Almost everyone has heard the term “Teriyaki Sauce” or “Chicken Teriyaki” at some point. However, little is known about the history and origin of the widely used Teriyaki Sauce. We've compiled some interesting facts (that you probably don't know yet) about Teriyaki Sauce for you. In this article, you'll learn what Teriyaki actually is, where the term is thought to originate from, how Teriyaki Sauce is produced, and which Teriyaki sauces you should definitely try if you're embarking on a culinary journey to the Asian region.
What does Teriyaki mean – and what is it exactly?
The term "Teriyaki" is derived from the Japanese words "teri" and "yaki". While the latter can be translated as "simmer" or "grill", "teri" roughly means "glaze". Teriyaki is a cooking method from Japanese cuisine – which, by the way, does not mean that Teriyaki is found on every menu in Japan. On the contrary: Teriyaki is indeed more of an American tradition, as many Japanese restaurants in the USA use the sweet and savory Teriyaki Sauce. Particularly successful in America is the classic Chicken Teriyaki.
Teriyaki Sauce is often used as a marinade. Fish, meat (especially beef and poultry), and even vegetables are soaked in the sauce and then fried, grilled, or stewed. Since the consistency of Teriyaki Sauce can be easily altered during production (more on that below), the sauce is suitable not only as a marinade but also as a dip.
Where does Teriyaki originate from?
Where exactly Teriyaki Sauce originates from is hard to say. According to our-happy-life.com, the history of Teriyaki Sauce begins in Hawaii. Japanese immigrants there created a distinctive marinade using local ingredients like pineapple juice and soy sauce. Interestingly, there is no official history of Teriyaki Sauce in Japan itself. This could indeed suggest that Teriyaki Sauce was first used in Hawaii. However, there is (to our knowledge) no concrete evidence for this.
Making Teriyaki Sauce
The classic Teriyaki Sauce consists of soy sauce, Mirin (rice wine), and sugar. The included Mirin is responsible for the unique gloss and tenderness of the meat. Additionally, it imparts the dish with an extraordinary and distinctive flavor. As an alternative to Mirin and sugar, Sake and honey can also be used. Using Mirin in the production results in a sweeter taste for the Teriyaki Sauce, while Sake imparts a slightly bolder flavor in comparison.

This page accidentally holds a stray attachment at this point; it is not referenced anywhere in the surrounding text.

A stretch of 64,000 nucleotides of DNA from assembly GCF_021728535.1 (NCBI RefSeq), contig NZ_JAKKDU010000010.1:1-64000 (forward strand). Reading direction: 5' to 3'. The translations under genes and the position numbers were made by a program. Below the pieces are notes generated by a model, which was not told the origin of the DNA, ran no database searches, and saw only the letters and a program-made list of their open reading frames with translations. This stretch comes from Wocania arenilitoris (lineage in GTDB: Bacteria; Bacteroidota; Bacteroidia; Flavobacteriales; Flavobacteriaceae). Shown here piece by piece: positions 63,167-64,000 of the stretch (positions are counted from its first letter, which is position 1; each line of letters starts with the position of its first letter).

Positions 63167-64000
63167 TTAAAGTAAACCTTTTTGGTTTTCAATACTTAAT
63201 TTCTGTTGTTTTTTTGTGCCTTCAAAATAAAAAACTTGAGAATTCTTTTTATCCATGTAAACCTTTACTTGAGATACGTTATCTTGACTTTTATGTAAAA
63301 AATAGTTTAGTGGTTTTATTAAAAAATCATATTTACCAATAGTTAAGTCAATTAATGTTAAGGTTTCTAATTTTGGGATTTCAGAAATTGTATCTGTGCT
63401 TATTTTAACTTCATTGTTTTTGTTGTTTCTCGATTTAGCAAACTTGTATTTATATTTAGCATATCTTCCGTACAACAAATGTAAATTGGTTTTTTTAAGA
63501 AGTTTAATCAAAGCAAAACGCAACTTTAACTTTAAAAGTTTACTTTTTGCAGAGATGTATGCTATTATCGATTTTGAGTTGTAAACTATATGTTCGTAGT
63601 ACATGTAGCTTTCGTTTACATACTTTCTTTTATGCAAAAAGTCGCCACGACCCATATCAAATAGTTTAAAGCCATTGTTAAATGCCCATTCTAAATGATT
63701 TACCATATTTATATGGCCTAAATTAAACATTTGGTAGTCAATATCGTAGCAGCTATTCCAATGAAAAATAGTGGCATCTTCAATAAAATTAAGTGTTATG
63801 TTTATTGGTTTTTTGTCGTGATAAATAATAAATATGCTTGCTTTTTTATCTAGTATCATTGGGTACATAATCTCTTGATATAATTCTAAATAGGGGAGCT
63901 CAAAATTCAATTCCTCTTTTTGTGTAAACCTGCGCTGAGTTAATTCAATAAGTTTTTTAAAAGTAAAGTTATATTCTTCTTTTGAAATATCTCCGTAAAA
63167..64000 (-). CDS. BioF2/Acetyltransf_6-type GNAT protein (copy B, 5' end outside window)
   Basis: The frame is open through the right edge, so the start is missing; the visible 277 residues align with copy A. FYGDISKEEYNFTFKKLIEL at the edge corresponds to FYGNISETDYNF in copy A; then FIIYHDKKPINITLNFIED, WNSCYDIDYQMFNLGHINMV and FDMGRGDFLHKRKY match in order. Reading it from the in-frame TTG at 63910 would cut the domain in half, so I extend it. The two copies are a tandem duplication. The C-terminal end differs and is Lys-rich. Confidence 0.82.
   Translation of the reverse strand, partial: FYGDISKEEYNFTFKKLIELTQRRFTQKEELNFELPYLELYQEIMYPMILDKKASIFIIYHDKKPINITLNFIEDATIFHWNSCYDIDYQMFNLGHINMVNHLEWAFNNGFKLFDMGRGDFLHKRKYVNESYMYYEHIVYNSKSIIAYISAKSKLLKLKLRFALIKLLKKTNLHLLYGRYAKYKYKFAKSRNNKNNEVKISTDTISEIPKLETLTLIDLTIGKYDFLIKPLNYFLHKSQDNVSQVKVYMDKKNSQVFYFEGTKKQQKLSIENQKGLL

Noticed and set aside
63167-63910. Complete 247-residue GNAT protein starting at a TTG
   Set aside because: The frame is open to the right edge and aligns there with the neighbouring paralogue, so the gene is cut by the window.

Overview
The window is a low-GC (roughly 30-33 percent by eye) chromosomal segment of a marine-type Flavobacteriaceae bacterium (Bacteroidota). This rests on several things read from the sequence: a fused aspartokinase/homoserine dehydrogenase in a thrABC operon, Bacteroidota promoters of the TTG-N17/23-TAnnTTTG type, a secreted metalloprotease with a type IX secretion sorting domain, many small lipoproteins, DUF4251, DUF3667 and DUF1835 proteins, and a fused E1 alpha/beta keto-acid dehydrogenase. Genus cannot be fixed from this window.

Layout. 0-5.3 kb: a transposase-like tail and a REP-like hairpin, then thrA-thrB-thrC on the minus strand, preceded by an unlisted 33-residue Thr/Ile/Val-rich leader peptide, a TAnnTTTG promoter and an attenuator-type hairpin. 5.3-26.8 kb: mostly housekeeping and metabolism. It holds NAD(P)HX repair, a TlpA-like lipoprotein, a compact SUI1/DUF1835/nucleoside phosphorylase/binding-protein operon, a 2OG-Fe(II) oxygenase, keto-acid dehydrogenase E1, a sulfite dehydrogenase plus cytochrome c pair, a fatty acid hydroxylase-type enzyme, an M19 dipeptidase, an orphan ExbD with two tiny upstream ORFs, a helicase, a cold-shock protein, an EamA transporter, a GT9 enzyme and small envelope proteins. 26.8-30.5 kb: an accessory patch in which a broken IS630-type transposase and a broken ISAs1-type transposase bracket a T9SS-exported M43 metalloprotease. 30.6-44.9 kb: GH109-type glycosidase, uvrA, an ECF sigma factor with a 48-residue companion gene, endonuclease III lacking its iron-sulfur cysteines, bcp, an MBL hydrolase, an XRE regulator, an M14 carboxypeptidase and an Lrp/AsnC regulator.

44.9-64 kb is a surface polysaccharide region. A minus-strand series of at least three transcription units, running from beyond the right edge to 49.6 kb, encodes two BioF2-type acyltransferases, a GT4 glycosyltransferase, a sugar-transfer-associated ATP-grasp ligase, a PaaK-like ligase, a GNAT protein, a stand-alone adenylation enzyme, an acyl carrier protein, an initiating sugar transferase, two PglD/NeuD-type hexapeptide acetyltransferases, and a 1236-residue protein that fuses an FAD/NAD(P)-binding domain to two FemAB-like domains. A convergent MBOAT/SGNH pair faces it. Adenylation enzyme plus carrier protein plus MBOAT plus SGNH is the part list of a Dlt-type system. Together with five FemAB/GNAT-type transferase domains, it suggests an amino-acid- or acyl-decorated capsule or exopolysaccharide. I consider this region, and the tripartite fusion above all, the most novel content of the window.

In making Teriyaki Sauce, equal parts of soy sauce, Sake (or Mirin), and sugar (or honey) are mixed well and then heated at low heat until the mixture has reduced to about half of its original volume. The low heat is important to prevent the sugar from caramelizing and to ensure that the alcohol in the Sake doesn't evaporate. The alcohol in the Teriyaki Sauce completely evaporates only when frying or grilling.
By the way, besides the three main components, other ingredients like bell peppers, ginger, or citrus components can also be present in Teriyaki Sauce. Traditionally, garlic and onions are not part of the classic Teriyaki Sauce. Nevertheless, many Teriyaki sauces include dried garlic or garlic powder on their ingredient list. Personally, we don't mind that at all – quite the opposite! Often, a bit of garlic adds that special touch to Teriyaki Sauce. However, as always, tastes vary – but you should definitely have tried it at least once!
Is Teriyaki Spicy? - How Japanese Seasoning Sauce Tastes
Japanese cuisine is known worldwide for its intriguing spices. The aromatic Teriyaki Sauce is also commonly associated with Japan. But how does the dark brown Teriyaki Sauce taste - is it spicy, sweet, or salty? The Japanese seasoning sauce has an intensely savory flavor of soy sauce, simultaneously slightly sweet, a bit spicy, and slightly salty. The included rice wine imparts the sauce with its own distinctive flavor. Due to its versatile taste, Teriyaki Sauce is used – not only in Japanese cuisine – for grilling, frying, and stewing. Another great attribute of Teriyaki Sauce is the shiny glaze it gives to fish, meat, and grilled vegetables, providing an appetizing shine.